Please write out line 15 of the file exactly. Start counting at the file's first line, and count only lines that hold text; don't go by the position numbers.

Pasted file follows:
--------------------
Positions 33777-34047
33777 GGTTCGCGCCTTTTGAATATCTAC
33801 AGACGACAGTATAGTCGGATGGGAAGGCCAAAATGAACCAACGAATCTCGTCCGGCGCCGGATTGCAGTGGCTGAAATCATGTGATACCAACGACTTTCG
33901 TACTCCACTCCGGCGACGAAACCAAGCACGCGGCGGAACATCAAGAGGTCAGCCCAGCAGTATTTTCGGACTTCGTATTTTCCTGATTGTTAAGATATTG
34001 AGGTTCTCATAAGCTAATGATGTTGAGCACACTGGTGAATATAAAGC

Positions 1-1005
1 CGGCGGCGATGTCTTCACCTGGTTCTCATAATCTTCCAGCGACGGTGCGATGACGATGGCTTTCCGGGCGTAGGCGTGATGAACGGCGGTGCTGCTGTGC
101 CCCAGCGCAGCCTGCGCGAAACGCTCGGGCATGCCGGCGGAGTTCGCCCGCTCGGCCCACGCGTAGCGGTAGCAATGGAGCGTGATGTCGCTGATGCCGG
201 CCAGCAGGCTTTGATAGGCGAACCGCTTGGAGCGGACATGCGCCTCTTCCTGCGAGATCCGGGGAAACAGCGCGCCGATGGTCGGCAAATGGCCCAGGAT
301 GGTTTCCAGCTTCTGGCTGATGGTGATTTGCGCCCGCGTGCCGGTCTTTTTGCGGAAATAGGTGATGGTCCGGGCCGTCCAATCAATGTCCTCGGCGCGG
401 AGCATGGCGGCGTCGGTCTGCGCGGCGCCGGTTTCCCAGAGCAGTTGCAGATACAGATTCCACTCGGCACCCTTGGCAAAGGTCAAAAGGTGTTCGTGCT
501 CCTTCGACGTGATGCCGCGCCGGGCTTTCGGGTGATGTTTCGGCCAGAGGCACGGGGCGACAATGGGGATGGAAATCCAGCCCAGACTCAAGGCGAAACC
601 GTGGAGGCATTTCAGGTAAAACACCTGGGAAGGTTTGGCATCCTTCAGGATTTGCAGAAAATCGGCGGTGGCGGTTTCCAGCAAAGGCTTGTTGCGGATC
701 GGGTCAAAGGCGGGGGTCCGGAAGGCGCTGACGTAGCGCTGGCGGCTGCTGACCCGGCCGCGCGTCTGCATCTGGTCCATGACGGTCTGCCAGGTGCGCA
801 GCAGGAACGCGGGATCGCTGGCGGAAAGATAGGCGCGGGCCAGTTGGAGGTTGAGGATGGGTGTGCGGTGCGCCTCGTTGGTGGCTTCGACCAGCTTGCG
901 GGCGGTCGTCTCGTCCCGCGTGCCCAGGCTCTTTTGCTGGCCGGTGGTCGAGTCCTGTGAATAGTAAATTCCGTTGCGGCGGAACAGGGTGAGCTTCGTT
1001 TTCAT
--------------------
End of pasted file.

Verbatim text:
801 GCAGGAACGCGGGATCGCTGGCGGAAAGATAGGCGCGGGCCAGTTGGAGGTTGAGGATGGGTGTGCGGTGCGCCTCGTTGGTGGCTTCGACCAGCTTGCG